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Piper Malibu PA46 N757NY down in Goose Bay.

GA would probably benefit from MCC training even though operations are mainly single pilot. Knowing how to give taxi, departure, top of descent briefs, abnormal condition situational briefs/decisions would help single pilot operations.

It depends. Single pilot ops with an instructor or mentor/safety pilot are different than multi crew ops. Most SPAs aren’t designed for MPA ops. I think more training on ADM (aeron. decision making) and PIC authority would also be beneficial.

Best mark down in writing what the two pilots expect from each other:
Left pilot (less experience): I will be PIC, carry the overall responsibility, decide xyz.
Right pilot (more experience): you mention any safety relevant items or anything you feel differently about.
or

Left pilot (ifr student): I will be pilot flying, you will be PIC, I will conduct the entire, planning and flight single pilot without any interference. You make your own thiughts and monitor me and if I progress towards a situation that you believe is not good, you will make sure I am corrected…

Right pilot (instructor): When I say my controls you let go of stick and rudder. We will practice this a few times..

CB IR Instruction
LOWG, LOWW

RobertL18C wrote:

GA would probably benefit from MCC training even though operations are mainly single pilot. Knowing how to give taxi, departure, top of descent briefs, abnormal condition situational briefs/decisions would help single pilot operations.

I’m not sure. Pretending to do something can only cause confusion. I hate when pilot sitting in RHS fiddles with frequencies trying to be useful or calls “speed alive” or seeing gear down calls “three greens”. It just distracts me and interferes with my call-outs (which I always do). If it’s single pilot operation then let’s not pretend it’s multi-pilot environment. If I need some assistance, I’ll ask and that will be limited just for the particular task (however, it has never happened yet but it might happen in future).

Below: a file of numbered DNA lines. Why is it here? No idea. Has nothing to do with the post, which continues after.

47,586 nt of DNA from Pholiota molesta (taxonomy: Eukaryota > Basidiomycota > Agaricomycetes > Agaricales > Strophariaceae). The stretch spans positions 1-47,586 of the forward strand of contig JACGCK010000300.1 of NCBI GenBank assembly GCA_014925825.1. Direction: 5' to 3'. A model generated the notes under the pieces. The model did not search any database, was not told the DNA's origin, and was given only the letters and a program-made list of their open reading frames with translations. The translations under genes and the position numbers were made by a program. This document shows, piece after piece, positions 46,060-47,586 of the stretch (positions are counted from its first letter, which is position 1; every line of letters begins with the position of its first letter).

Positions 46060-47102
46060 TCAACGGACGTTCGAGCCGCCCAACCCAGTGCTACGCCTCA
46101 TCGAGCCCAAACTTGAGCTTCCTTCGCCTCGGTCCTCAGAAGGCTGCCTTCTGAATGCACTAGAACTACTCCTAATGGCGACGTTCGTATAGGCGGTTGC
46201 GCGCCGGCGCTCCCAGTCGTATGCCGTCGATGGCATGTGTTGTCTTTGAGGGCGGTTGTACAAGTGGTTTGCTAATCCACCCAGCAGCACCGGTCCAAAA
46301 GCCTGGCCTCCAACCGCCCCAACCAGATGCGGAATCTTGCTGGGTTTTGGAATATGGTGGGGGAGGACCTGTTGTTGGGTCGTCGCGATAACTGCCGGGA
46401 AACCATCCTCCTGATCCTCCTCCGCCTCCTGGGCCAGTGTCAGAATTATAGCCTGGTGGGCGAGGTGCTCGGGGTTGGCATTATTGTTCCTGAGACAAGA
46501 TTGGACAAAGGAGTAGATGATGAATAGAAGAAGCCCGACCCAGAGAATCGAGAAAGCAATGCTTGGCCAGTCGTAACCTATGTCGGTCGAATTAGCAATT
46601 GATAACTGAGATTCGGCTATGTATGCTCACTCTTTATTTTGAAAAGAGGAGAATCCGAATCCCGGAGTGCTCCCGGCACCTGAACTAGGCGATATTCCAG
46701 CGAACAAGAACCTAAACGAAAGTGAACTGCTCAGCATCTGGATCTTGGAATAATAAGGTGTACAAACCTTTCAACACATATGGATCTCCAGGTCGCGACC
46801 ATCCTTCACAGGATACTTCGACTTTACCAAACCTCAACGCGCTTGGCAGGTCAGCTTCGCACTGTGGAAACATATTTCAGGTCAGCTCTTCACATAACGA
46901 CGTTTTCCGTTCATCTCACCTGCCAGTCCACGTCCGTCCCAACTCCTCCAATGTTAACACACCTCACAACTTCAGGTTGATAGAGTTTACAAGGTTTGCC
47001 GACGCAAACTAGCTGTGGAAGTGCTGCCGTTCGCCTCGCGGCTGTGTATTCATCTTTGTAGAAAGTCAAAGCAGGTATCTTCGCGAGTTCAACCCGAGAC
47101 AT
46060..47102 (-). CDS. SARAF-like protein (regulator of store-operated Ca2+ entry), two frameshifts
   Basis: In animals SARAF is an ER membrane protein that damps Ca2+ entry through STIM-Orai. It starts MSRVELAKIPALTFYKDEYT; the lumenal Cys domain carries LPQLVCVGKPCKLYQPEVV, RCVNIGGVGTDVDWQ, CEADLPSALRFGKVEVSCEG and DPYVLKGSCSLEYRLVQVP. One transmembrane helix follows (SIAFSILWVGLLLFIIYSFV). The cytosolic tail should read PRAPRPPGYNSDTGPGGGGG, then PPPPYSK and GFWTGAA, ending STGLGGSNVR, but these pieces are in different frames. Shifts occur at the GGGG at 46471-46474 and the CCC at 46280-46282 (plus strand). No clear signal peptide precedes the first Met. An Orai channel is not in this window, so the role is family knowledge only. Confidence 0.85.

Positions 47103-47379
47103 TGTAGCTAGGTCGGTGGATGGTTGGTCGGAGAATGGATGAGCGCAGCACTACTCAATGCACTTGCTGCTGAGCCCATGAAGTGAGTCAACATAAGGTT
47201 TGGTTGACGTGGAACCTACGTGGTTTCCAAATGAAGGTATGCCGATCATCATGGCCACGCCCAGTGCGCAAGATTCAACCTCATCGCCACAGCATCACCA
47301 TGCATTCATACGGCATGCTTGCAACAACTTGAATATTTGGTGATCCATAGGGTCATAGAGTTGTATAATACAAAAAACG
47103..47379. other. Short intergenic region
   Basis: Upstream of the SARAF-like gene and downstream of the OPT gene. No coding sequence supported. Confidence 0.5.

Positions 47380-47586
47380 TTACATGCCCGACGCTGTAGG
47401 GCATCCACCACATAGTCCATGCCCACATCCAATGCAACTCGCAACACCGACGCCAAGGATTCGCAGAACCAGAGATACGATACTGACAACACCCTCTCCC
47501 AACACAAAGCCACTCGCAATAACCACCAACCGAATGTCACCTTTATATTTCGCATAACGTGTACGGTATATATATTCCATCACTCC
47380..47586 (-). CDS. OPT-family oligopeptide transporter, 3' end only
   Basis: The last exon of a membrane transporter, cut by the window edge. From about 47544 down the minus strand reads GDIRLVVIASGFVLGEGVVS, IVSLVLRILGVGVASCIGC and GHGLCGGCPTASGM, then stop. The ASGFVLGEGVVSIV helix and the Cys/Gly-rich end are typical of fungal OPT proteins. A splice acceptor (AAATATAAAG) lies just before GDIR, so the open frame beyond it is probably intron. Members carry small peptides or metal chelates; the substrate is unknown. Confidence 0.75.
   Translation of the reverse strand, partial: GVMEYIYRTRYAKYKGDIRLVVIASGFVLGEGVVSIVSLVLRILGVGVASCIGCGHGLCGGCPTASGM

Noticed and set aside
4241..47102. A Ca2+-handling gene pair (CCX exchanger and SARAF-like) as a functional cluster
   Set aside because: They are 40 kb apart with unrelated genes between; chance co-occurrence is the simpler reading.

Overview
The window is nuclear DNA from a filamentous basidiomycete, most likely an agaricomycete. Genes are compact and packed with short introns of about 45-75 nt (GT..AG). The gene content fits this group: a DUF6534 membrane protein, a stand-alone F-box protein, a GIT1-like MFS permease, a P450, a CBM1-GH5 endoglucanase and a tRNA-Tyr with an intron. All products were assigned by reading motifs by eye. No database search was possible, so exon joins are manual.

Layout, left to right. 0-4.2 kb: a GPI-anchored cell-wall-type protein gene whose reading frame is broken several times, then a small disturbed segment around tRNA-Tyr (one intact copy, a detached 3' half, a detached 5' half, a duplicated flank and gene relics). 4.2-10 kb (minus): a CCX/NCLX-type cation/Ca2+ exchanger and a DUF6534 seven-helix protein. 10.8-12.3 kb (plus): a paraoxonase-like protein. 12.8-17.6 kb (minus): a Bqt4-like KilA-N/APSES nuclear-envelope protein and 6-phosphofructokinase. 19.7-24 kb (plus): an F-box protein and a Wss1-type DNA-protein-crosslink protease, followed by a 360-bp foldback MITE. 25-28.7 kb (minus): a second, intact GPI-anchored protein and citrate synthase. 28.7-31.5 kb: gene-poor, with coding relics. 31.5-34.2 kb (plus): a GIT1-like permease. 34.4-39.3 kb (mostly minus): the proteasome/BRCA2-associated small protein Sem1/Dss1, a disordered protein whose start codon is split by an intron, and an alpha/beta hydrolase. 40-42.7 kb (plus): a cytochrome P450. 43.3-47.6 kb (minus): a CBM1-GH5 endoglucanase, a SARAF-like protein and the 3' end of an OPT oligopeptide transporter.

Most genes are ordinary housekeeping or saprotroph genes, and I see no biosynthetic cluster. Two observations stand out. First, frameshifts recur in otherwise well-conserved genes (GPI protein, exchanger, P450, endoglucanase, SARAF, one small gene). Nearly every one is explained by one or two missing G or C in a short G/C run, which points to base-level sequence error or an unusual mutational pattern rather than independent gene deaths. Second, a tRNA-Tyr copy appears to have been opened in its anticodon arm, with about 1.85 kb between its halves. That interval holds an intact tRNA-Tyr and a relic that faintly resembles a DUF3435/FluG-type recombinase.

Last Edited by Emir at 29 Jan 14:20
LDZA LDVA, Croatia

I think the point is that when doing a breif (EFATO) before flying to someone then you are mainly doing it for yourself, any reminder helps but if you/he are on top of it, pretending to “do pros” will just cause distraction while flying

Other than that I prefer to sit there and just watch, after all not much complexity in normal GA operations (apart from button skills in new avionics or occasional relief from hand flying), I had an instructor who was calling “airspeed, airspeed” all the way from 1000ft to the ground to make this point

In the other hand, I don’t think a bunch of skilled pilots with top crew coordination would make a successful scud running VFR in IMC near complex terrain (I personally know 6 that died in C130H crash, 4 of them lived and flew together for 10 years, what they were doing bellow sector altitude? I have no clue…)

Last Edited by Ibra at 29 Jan 15:00
ESSEX, United Kingdom

What I hope would be accomplished with some of the instruction for MCC applied to single pilot operations, is improved aeronautical decision making as mentioned by Snoopy.

It would be fair to say that this flight would not have gone beyond the pre start TEM brief in a multi crew context.

Enstone (EGTN), Oxford (EGTK)

RobertL18C wrote:

What I hope would be accomplished with some of the instruction for MCC applied to single pilot operations, is improved aeronautical decision making as mentioned by Snoopy.

It would be fair to say that this flight would not have gone beyond the pre start TEM brief in a multi crew context.

Well, single crew it would have been the following. After climbing to the planed cruise altitude of FL230-250, can we safely make Greenland with adequate reserves? If not we stay on the ground. I can honestly say that I would never have even considered flying half the trip at 2000ft; or 10000ft for that matter.

Last Edited by JasonC at 29 Jan 22:37
EGTK Oxford